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Blog Feature

By: Cathy Nickse on March 17th, 2016

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Kindness and Caregiving

Aging & Caregiving

kindness and caregiving Recently, a UMH colleague sent me a weekly online newsletter focusing on kindness, and I began to reflect upon the uplifting power of kindness.  I know that I want my life to be a reflection and offering of kindness to those I know and love, to those who are acquaintances, and even to random strangers.  I want to live in a world where kindness is the philosophy of life.  We each have an opportunity every day to show many acts of kindness through words and through deeds.

Kindness – The Difference it Makes

The fact is, kindness makes a huge positive difference in our homes and in our communities, as well as in ourselves.  Most people remember acts of kindness (and unkindness) for a long time, sometimes for life.  This makes acts of kindness ever so important.  Showing kindness can become quite contagious and has a big impact on ourselves and others.  When we show even a small act of kindness to another person, they may in turn “pay it forward”.  When our acts of kindness inspire others to be kind, it can actually create a ripple effect that spreads outward to touch many others’ lives well beyond the original giver.

Kindness makes a huge difference in our UMH communities, and it’s truly heartwarming to witness the frequent acts of kindness.  Many times, I hear the story of how one of our residents helped a new resident feel so warmly welcomed and at home.  Then when this new resident is feeling at home, the gift is passed on to yet another new resident, who likewise is warmly welcomed.  Many times I hear about how one resident gave help to another and it made such a difference.  I notice how one person’s encouraging word so often has made someone else’s day.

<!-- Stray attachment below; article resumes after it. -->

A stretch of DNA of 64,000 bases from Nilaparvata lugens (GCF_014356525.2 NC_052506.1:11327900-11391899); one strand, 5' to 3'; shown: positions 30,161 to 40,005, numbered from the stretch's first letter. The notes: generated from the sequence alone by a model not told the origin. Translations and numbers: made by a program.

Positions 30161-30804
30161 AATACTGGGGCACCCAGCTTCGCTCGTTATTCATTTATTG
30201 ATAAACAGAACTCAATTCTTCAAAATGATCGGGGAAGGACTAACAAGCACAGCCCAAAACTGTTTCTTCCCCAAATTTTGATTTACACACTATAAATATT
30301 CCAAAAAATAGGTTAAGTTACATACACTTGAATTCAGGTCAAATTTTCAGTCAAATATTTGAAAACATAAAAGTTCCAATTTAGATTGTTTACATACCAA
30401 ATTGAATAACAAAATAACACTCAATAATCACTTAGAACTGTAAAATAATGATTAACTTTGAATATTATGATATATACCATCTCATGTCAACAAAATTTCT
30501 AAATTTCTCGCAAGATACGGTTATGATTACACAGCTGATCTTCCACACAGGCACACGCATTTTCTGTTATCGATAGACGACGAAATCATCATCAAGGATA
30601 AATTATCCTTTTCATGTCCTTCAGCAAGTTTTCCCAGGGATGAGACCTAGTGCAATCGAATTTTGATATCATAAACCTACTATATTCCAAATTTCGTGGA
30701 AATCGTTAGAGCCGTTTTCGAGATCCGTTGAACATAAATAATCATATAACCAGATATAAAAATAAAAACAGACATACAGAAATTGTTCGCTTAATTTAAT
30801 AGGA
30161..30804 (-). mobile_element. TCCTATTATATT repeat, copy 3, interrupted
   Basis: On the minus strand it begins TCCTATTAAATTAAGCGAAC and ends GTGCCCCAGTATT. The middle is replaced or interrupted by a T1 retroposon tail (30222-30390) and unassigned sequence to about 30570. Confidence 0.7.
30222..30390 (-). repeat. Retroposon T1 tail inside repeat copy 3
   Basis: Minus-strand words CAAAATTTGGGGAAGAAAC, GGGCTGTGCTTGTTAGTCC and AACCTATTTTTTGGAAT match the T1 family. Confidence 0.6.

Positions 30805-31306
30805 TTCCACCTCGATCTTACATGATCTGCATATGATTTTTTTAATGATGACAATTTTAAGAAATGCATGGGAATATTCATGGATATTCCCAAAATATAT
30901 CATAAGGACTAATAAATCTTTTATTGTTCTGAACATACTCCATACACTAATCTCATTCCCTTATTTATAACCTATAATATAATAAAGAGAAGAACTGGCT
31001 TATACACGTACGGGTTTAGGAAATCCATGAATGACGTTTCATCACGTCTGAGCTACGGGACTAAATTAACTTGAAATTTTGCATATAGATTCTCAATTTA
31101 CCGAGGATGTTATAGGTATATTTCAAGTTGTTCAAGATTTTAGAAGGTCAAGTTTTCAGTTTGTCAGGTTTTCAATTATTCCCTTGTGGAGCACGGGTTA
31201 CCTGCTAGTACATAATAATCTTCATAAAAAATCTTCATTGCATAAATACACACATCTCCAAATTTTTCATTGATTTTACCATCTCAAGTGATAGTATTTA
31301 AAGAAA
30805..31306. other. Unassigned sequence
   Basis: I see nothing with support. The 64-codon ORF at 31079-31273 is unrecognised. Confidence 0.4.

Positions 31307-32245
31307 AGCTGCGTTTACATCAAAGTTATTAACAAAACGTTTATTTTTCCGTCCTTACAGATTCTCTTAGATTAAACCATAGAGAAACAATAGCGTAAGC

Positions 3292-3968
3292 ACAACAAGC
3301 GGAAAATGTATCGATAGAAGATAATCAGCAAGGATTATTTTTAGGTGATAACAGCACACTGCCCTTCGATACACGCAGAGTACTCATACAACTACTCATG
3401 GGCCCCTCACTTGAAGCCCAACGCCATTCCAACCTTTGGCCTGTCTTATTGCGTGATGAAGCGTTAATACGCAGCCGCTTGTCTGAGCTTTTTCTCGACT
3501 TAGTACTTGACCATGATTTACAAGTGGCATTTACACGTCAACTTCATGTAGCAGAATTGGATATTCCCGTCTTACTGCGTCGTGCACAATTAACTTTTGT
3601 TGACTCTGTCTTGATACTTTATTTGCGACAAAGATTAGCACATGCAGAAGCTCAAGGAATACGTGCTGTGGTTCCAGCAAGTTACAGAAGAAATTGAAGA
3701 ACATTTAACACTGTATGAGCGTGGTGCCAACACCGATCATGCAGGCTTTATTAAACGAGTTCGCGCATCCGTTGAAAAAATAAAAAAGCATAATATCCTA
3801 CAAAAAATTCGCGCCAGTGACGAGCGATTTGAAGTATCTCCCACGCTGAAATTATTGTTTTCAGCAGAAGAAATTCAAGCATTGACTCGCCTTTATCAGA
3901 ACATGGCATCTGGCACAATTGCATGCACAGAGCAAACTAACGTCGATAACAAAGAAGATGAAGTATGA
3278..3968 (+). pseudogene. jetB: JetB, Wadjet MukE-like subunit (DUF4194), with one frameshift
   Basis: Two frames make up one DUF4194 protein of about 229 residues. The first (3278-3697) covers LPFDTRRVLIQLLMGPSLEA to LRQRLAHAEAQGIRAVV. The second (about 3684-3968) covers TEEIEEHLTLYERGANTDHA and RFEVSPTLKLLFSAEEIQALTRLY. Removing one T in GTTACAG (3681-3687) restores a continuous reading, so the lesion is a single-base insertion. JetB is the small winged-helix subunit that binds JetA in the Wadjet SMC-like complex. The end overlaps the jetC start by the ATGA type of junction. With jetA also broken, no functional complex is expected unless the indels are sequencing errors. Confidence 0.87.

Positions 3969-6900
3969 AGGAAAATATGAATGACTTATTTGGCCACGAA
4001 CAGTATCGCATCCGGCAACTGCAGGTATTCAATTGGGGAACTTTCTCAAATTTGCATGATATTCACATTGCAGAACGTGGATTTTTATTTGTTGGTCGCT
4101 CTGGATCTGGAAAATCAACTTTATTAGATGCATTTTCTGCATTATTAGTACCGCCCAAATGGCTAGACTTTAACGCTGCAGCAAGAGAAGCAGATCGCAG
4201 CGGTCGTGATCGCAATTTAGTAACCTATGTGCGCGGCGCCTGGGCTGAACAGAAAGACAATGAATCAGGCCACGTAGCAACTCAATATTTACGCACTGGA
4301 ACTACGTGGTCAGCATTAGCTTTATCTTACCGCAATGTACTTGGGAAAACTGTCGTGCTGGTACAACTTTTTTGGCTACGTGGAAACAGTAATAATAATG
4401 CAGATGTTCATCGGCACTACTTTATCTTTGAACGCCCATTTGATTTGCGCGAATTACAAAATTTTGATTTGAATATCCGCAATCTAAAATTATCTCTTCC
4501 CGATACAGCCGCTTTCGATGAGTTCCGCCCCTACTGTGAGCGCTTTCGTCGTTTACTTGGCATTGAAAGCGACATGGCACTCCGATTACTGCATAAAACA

What Kindness Means for Caregivers

Let’s face it.  Sometimes we may feel like our own sense of loss, or pain, or difficulty is so great that we can’t possibly offer kindness, much less be generous with it. This can be especially true for caregivers. Managing a loved one’s care is a big job that leaves little time and energy leftover for yourself and others. However, when we show others kindness we experience a positive effect as well.  Being kind makes us happy.  Research on kindness reveals that kindness gives us healthier hearts, slows aging and makes for better relationships.  Kindness begets a joy that is palpable.

Giving Kindness Away

We may think that it’s up to someone else to show us kindness first.  God is the one who shows us unlimited kindness, even if we find that others do not.  When we live our days with hearts open to see and receive God’s loving kindness toward us, we can then begin to generously give that love and kindness away.  Simple acts of kindness, though sometimes quite small, can make a big difference in someone’s life.  Even small gestures of kindness have the power to change someone’s life for the better. Do you know an older adult who could use some kindness? Or perhaps there is a caregiver in your life who could use an act of kindness as well? A simple smile, a sincere compliment, a hug or an offer to help someone else can really make another person’s day.  Truly, the sky is the limit when it comes to kindness.  How will you be kind today?

~ Chaplain Cathy

About Cathy Nickse

I joined the UMH family in July of 2015 and work as the Coordinator of Spiritual Care for our Wesley Village Campus, offering guidance and support to our residents, families, and staff. I began my Chaplain training at Griffin Hospital in Derby and completed my Chaplain training as a Resident Chaplain at Bridgeport Hospital in May of 2015. I work closely with members of the local community of faith to meet the spiritual needs of our residents; cultivating relationships, and ministering to the body, mind, and spirit.

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